coordination. However, the steering committee believes that NASA can provide effective national leadership in maintaining the superiority and competitiveness of U.S. aeronautics through a renewed emphasis on long-term R&D.5 This is particularly true for those areas of research and technology that could have a direct impact on the civil marketplace and in those leading-edge generic research and technology areas that would lead to either military or civilian applications. The same would be true for long-term, high-risk research and technology areas that intersect with FAA responsibilities that relate to aircraft safety, infrastructure efficiency, and environmental impact. As recommended in Aeronautical Technologies for the Twenty-First Century, NASA should take the leadership role in high-risk/high-payoff research related to these areas of shared responsibility (NRC, 1992).

An in-depth assessment of the specific programs and long-term R&D activities that NASA should engage in as the lead agency for aeronautics is the next logical step in this current strategic planning process. In addition, the roles of other federal agencies, private sector organizations, and academic institutions that are part of the nation's aeronautics partnership must be carefully considered and defined. The steering committee believes that this next phase of the strategic planning process should again be conducted with broad participation from government, industry, and academia and should proceed without delay.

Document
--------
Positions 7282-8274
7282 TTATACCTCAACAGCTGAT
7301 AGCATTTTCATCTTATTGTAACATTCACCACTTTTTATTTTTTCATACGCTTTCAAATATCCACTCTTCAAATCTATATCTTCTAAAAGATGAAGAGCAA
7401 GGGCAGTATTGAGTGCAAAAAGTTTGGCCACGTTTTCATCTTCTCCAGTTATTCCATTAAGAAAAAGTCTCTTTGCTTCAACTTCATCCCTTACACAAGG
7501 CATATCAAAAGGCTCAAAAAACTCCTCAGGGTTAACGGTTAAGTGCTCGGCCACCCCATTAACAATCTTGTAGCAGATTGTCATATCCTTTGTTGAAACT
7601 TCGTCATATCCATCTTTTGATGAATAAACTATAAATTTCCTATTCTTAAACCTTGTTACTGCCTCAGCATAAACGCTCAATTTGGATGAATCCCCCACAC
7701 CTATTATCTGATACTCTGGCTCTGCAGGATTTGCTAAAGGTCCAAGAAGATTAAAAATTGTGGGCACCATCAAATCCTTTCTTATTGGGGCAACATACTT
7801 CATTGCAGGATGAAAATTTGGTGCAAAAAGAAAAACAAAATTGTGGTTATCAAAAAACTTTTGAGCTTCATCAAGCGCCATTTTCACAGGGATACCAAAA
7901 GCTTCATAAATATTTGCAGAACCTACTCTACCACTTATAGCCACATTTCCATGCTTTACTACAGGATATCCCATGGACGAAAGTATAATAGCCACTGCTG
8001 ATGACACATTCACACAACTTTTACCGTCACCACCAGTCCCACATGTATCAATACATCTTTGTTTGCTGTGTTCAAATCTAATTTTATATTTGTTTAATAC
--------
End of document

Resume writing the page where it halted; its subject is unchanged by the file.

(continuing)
NASA (National Aeronautics and Space Administration). 1995. Achieving Aeronautics Leadership: Aeronautics Strategic Enterprise Plan, 1995–2000. Washington, D.C.: National Aeronautics and Space Administration.

NRC (National Research Council). 1992. Aeronautical Technologies for the Twenty-First Century. Aeronautics and Space Engineering Board, Committee on Aeronautical Technologies. Washington, D.C.: National Academy Press.

NSTC (National Science and Technology Council). 1995. Goals for a National Partnership in Aeronautics Research and Technology. Executive Office of the President, Office of Science and Technology Policy. Washington, D.C.: National Science and Technology Council.


The steering committee envisions that NASA's role in the development of technology would not extend beyond what is referred to by the DOD as 6.3A—Advanced Development.

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